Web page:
BG:
 I rarely make sweeping statements about who will win an MMA fight because 1) anything can happen in this crazy sport, and 2) the things you write on the Internet often come back to haunt you. But yes, Jon Jones will win this fight. I absolutely guarantee it. Sonnen’s best weapon — his relentless wrestling attack — will dash apart against Jones’s own wrestling, which is precision-tuned for the sport of MMA. Quickly out of options, Chael will throw his patented “I give up” spinning backfist, fall down against the cage, and will whisper a quick prayer to his God before Jones literally eats him and shits him out. And I do mean literally, okay? Literally.

I’m leaning towards a quick beat-down in this fight rather than an extended clowning, because Jones takes his job too seriously to “play around” with an opponent. (He’s not exactly Mr. Fun, we’ve noticed.) And once Chael feels the power of a large light-heavyweight, he’ll realize what a bad idea this whole thing was in the first place. To exit the sport directly after another humiliation wouldn’t fit in with Sonnen’s blustery self-image, so I think he’ll take at least one more fight — maybe at middleweight, maybe at light-heavyweight — before calling it quits. Once he starts losing to non-champions, he’ll wisely make the switch to full-time UFC talking head and occasional hair-texture tester.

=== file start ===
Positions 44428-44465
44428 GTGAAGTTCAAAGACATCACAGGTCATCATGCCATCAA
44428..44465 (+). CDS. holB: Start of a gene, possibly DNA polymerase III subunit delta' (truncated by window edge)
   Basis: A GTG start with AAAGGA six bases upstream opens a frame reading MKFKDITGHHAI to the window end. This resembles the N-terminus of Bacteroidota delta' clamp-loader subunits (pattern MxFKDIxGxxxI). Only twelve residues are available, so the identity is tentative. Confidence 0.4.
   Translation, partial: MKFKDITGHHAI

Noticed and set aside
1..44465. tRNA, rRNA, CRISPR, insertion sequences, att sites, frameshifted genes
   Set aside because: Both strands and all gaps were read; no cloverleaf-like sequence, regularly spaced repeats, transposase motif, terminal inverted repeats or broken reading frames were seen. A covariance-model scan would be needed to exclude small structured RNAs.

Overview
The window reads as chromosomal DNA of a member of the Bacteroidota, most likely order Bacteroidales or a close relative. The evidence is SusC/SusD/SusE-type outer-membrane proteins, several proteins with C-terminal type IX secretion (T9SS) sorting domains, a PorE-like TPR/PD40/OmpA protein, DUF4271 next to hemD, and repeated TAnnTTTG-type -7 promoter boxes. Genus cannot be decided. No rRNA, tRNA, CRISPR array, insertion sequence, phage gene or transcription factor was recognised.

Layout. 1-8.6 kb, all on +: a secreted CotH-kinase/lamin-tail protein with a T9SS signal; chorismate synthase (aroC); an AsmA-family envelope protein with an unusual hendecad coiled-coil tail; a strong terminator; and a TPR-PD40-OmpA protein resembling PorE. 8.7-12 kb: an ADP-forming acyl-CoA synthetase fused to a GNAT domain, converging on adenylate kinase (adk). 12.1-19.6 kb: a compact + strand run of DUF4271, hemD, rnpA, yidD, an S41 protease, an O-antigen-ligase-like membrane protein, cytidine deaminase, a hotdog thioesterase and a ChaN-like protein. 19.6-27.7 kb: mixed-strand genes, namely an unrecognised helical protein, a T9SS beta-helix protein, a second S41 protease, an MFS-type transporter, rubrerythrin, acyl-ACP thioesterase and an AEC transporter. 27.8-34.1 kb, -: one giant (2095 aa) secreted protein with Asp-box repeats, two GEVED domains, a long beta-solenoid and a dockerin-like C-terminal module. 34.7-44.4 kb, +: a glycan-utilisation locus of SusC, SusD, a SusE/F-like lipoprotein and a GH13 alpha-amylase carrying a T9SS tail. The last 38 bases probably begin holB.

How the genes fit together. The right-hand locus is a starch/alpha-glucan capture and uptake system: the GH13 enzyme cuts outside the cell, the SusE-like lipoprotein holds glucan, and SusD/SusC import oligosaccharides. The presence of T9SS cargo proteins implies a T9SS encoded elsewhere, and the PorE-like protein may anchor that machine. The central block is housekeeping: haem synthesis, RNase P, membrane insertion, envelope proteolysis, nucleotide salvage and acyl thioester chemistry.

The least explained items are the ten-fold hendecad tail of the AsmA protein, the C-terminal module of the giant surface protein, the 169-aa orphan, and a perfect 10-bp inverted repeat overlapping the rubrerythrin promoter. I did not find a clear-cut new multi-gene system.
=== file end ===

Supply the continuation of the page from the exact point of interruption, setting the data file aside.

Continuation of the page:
JJ: Mark my words, this fight will be Jon Jones’s UFC 97 (or UFC 112, depending on which fight you thought was worse). Jones may not be a fun-loving guy, as you stated, but it also appears that the tryptophan-induced honeymoon between these two TUF coaches has passed, leaving behind only apathy in its wake. If you’ve noticed in the past, the foes “Bones knows” on a personal level seem to last the longest in the cage with him (Rampage, Rashad) — perhaps out of respect, perhaps because they are both tough as hell — so I think we should start preparing ourselves for a tepid, five-round affair highlighted by Bones’s jab and Sonnen’s desperate attempts to convert a single leg.

And when all is said and done, Sonnen will snatch the mic out of Joe Rogan’s hand, and in an attempt to mimic [enter professional wrestler name here]’s infamous retirement speech, will announce that, and I quote: